Natural Selection

I know natural hair is not for every sister, so the following chronicle is not meant as a slap in the face to sisters who choose to straighten their hair. I hope you enjoy listening to my natural hair journey. Here we go…

Like many black girls, I was raised to fear and hate my natural hair. It was an ordeal that you and your mother embarked on every Saturday morning to straighten with tense hot-combing sessions in the kitchen. All these decades later, I can still feel the heat on the back of my neck and around my ears; can still hear the menacing hisssss of the hot comb raking through my strands. The smell of singed hair is an odor that’s filed away in my memory bank with other scents that just won’t shake loose: Chanel No. 5 and fresh-cut wood.

Our mothers had their work cut out for them. And, oh, pity the fathers who got left with their daughters, and needed to do the hair thing. This happened to me on said occasion:


Coupled with those battles of the bush, there were VERY distasteful names to describe our kinky curls:

  • Nappy
  • Bad Hair
  • Sheep’s Behind (As hurtful as it is, I found some humor in this one.)

My hair was controlled with chemicals, aka relaxers or perms, when I got older. There were rules: You couldn’t scratch your scalp before the application, lest you wanted it burned like Hades. Due to the high acid content, it was also important for the applier to watch how long it was left on. The after effects: painful scalp sores…all for permanently straightened hair. And to add insult to injury, relaxers smelled like a combination of Drano, hatred, and sulfur. I suffered, feeding into the notion that my natural hair was scary and unfeminine.


Even though my relaxed hair was conventionally “pretty,” I felt like it was a critical patient who needed constant attention, and I was its ragged nurse. Perms made the hair very delicate; thus, using even minimal heat cooked it to the point of damage. The chlorine in pool water was rough on it, too, turning it red and frizzy. Humid days made it swell up like a sponge. Touching up the roots every six weeks was costly, the in-between stage was unsightly. It sent me into “hair hiding” with up-dos and hats, counting down the hours until I could get to the hairdresser’s for her to fix “the problem.” They call relaxers “creamy crack” for a reason.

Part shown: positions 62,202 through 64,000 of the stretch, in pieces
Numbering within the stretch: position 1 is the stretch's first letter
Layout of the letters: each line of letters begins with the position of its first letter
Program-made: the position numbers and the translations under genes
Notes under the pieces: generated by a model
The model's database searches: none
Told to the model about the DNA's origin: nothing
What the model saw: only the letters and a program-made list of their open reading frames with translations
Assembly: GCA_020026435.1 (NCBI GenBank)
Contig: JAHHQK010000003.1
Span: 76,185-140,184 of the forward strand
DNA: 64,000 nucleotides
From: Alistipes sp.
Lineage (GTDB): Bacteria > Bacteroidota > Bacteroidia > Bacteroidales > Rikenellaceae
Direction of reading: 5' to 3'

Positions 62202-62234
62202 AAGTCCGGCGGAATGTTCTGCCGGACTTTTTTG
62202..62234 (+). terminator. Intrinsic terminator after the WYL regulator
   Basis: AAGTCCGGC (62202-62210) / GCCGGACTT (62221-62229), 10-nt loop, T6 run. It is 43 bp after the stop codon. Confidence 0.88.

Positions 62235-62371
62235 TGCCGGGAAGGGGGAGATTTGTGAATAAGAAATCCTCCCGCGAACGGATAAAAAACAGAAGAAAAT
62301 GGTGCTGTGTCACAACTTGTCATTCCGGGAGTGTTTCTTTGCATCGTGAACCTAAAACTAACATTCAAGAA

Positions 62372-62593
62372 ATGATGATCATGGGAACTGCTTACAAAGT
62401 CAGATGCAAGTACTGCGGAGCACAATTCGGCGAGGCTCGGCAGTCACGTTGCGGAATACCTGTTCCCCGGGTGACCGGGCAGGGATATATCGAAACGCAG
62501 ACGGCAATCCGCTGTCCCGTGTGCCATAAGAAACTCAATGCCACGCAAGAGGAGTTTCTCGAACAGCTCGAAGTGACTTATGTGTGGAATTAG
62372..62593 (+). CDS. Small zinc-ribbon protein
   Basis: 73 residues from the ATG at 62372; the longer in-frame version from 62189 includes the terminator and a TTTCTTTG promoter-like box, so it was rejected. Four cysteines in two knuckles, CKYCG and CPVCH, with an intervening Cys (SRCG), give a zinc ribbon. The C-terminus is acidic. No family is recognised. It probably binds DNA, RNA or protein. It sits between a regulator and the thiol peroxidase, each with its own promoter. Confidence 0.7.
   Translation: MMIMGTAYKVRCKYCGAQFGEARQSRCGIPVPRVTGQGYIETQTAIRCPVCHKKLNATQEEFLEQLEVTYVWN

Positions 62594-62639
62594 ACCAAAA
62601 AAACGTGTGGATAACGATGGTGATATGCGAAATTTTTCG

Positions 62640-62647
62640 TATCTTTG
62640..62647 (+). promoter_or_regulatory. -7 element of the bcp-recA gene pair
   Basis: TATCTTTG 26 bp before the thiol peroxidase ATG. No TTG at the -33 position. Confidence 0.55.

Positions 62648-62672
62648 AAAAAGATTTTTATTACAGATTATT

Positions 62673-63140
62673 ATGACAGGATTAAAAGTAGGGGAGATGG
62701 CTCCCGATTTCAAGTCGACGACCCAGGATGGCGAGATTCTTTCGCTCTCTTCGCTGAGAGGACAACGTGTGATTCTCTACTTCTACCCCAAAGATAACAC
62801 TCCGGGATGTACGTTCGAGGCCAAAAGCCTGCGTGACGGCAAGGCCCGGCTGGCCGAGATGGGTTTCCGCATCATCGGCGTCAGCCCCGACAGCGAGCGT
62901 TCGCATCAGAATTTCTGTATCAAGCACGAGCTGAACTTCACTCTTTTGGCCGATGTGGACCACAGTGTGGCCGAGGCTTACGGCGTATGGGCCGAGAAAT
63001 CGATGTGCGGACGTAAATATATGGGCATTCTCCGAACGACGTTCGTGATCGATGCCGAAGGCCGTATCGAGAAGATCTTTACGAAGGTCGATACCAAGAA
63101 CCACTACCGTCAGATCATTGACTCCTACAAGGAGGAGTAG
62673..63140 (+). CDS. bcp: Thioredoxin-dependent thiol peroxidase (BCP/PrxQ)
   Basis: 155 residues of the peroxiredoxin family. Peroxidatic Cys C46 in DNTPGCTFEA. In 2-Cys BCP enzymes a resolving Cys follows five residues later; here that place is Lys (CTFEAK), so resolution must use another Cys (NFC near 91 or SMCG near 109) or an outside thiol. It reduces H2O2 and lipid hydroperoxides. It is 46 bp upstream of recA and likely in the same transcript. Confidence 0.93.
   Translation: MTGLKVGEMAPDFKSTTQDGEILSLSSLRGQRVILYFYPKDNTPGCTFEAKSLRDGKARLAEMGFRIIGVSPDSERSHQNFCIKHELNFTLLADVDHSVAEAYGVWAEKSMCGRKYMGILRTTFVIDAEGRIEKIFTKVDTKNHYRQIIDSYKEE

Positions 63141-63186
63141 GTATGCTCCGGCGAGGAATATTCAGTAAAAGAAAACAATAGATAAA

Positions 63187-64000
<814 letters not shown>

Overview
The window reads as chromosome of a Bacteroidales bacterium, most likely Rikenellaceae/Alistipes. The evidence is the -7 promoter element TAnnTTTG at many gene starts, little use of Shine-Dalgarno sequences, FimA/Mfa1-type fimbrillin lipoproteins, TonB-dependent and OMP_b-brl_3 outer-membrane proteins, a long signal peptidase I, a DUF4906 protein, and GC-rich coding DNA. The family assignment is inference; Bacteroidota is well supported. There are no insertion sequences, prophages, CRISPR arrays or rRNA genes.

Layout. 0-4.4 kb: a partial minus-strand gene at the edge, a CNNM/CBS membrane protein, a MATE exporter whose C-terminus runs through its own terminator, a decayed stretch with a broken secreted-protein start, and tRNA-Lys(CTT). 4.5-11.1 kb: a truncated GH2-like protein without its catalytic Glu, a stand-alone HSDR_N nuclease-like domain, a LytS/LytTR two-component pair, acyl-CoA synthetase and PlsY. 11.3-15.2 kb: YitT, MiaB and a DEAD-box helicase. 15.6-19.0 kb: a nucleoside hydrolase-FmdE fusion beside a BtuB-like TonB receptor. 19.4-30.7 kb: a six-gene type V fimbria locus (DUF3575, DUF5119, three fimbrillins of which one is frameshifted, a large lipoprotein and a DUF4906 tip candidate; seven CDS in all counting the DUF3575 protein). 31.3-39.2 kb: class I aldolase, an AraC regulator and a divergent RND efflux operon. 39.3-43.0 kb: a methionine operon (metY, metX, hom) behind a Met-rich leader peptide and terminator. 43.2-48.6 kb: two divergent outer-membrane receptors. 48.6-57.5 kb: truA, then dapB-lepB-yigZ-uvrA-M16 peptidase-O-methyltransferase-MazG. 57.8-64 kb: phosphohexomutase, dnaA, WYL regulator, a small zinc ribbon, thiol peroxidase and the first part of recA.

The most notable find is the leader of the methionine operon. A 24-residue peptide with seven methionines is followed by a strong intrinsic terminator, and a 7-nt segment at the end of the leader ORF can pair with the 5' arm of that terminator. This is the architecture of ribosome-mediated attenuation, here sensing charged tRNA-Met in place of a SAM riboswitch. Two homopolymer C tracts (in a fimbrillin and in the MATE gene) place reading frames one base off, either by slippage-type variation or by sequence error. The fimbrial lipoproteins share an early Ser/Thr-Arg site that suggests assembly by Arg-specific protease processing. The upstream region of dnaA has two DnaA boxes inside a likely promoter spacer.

After all these decades, I started seeing more sisters embracing their natural hair, and it looked gorgeous: fluffy, playful, and downright fantastic; like a marvelous halo. Why not me, I thought? I toyed with the idea of going natural and got my chance when I had to have foot surgery last year, and couldn’t drive. Going to the salon was out. I told my husband it was now, or never.  He shaved off my relaxed locks in our bathroom with clippers, like I was joining the army. Naturals call this “the big chop.” I never felt so naked and free. I’m a girlie-girl, and never realized how much I used my hair as a security blanket.


Spring, 2015

I was bald and limping, but with each new inch I attained, I fell in love my curls.

It has been a journey of trying new things, like twist-outs and braid-outs, and numerous hair products. But I am having fun, gaining a bevy of hair accessories to rest in my nest of curls, and have no plans to go back to relaxing my hair. Although, I may straighten it with heat on occasion.


Summer, 2015


Summer, 2016

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Spring, 2017




Spring, 2019

Natural Hair Glossary

Big chop – Cutting off ALL your relaxed hair.

Transitioning – Slowly letting the relaxed hair grow and eventually cutting it off.

Co-wash – Washing your hair with shampoo, infused with conditioner

Pre-poo – Prepping your hair before you wash it with warm or hot oil treatments or conditioning masks.

Twist-out – The style of twisting the hair in little twists all over the head while it’s damp to define natural curls.

Braid-out – The style of braiding the hair in little braids all over the head while it’s damp to define natural curls. It’s a little more defined than a twist-out.

Pineapple – A high ponytail in the top of the head, that favors a pineapple’s top leaves.

Protective styles – A style like braids or some other low-maintenance style that allows natural hair to rest and grow.

Has there been a “mane” event in your life? If so, please share!

Sean C. Wright is the author of 7 books. For more information about her writing skills and how she can assist you with yours–business or consumer–visit


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